I've been so busy with work that I haven't done many "tourist" things to tell you about--however, I have made some time to befriend some Brits. Considering my family's severe and intense Anglophile history, I expect my kin would approve. Things got off to a great start with Mike, Daisy, and Katy, when the 4 of us plus several other Dramatic English people (native Chinese and gweilos, what they call Westerners--it means "ghost person") went out to a restaurant that had some sort of dice game--everyone had been eliminated but Mike, Daisy, Wendi, and myself. Someone pointed out that it was the Americans versus the British; Mike made a boastful remark and I retorted with something like, "I think we all remember who won the Revolutionary War." Our relationship really just skyrocketed from there. The loser had to sing the winner's national anthem. I won and Mike stood up and sang the Banner---in his own words. If he were American, he could have been arrested for treason. To reconcile our great nations, joined in for a rendition of "God Save the Queen" which I knew better than the Brits. And it didn't end there...Mike is actually Scottish and informed us that Scotland has their own song--two songs, in fact--with which he graced us.
The above has absolutely nothing to do with Hong Kong, I suppose, except that it happened there.
As for the happenings at Dramatic English, we have auditions today for "The Jungle Book"--I filled in for Matty and auditioned a few kids the other day. Cantonese children, in general, are so reserved and quiet--afraid to take risks unless pushed and told that it's ok. It may be because they are required to do so much academically that their imaginations are never allowed any use.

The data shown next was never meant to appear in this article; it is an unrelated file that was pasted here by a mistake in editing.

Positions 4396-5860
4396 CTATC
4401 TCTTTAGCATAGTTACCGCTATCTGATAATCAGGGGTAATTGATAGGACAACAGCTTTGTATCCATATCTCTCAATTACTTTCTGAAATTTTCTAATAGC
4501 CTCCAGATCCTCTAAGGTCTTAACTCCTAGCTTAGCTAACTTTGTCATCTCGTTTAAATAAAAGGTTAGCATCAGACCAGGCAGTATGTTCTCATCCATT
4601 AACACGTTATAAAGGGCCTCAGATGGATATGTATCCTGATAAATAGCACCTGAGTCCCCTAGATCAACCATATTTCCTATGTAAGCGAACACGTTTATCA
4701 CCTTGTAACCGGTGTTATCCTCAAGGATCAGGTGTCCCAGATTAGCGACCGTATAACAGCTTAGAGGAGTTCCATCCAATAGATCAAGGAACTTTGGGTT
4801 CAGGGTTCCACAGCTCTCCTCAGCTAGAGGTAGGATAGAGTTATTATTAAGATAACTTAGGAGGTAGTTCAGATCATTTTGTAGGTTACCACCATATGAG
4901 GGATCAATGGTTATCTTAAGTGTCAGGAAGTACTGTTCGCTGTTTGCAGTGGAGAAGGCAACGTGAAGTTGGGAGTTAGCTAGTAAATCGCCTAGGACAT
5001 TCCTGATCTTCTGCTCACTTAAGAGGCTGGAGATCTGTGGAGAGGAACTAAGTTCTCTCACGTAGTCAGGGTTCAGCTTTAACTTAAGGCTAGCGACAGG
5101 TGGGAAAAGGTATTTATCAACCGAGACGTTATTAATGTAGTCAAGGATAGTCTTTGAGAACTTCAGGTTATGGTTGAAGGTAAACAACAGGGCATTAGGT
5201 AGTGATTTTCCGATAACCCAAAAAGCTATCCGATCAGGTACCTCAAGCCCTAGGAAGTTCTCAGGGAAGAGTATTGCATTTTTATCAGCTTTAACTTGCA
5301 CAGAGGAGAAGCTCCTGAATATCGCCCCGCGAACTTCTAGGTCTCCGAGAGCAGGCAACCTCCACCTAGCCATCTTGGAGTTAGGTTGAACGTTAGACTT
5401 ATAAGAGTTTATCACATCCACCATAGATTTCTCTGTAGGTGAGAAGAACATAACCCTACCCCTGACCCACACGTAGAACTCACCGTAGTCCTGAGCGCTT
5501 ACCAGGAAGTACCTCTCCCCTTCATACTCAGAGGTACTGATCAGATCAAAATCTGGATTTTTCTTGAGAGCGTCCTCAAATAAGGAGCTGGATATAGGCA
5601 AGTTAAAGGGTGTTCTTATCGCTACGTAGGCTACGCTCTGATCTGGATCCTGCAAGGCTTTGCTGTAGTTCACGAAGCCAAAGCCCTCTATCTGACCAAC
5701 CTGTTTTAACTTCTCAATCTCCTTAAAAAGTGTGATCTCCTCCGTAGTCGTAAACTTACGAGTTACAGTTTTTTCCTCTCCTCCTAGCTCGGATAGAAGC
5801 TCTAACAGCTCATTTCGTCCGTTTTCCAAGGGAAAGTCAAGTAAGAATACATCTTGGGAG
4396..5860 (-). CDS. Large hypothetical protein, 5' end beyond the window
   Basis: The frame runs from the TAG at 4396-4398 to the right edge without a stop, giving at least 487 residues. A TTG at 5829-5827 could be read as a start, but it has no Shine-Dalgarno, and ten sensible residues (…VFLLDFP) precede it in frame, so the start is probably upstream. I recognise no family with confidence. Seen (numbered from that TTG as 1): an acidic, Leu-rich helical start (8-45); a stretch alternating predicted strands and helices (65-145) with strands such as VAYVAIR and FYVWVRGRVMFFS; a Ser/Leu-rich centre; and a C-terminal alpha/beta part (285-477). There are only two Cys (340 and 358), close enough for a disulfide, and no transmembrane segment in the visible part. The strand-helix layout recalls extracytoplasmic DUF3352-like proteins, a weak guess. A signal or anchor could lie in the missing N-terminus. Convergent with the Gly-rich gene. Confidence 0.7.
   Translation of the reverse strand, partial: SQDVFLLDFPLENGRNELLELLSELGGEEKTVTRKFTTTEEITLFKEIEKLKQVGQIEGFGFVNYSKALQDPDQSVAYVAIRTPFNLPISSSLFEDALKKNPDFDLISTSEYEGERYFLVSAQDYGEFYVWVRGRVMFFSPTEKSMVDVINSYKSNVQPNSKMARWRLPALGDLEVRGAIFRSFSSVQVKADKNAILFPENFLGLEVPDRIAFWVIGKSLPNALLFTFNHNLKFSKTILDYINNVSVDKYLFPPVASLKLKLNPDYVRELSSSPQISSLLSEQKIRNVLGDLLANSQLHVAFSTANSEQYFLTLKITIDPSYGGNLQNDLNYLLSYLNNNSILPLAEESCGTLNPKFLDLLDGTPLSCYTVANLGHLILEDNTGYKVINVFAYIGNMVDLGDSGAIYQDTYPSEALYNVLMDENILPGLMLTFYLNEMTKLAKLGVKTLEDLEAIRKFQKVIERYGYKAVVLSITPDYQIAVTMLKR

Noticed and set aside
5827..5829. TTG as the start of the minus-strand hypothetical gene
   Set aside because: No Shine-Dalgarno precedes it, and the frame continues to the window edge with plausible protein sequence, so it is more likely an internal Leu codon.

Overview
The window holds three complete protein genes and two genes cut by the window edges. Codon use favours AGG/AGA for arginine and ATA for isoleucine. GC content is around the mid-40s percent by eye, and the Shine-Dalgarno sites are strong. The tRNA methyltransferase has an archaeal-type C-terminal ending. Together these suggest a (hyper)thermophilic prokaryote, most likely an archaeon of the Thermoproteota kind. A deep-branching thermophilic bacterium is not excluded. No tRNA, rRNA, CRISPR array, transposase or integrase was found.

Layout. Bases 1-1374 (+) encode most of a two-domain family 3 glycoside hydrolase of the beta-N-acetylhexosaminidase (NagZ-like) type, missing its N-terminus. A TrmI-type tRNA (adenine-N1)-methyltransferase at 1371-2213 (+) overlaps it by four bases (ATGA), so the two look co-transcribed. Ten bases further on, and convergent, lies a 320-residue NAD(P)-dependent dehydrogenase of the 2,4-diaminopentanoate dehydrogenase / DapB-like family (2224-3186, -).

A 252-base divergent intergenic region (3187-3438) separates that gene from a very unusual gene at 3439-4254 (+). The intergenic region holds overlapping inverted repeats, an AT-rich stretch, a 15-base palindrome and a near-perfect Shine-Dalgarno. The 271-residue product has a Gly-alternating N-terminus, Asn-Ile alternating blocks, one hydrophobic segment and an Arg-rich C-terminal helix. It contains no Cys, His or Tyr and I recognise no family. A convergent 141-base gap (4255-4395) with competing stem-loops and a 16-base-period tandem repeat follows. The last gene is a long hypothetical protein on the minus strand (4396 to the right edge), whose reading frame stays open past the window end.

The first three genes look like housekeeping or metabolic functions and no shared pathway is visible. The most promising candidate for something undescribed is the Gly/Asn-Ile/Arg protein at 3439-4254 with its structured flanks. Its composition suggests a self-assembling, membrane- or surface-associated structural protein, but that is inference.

"Imagine you could be anywhere in the world--where would you be?" long pause...."here." "Oh, come on, anywhere outside of here, where would you go?"....."home?"
And one last thing--an interesting language tid-bit. When I asked the kids what they had done on vacation (we do this just to hear how they speak) every single one of them said something like, "Last week, I go...or we go..." Then I learned from Eric that Cantonese doesn't have any past or future tenses and tense is inferred by words such as "yesterday, tomorrow, this morning", etc. Man also told me that Cantonese doesn't have equivalents to words like, "would have, could have, should have" and so on. Things either are or they are not. It's fascinating how language reflects a culture. We can wind the English language around anything and distort it to suit our own purposes. We have loopholes and euphemistic ways to address touchy issues--an infinite number of shades of grey. China is black and white. Mike, Tim, and I are starting Cantonese lessons this week------God Save the gweilos.
Stop answering emails and truly relax
1 week ago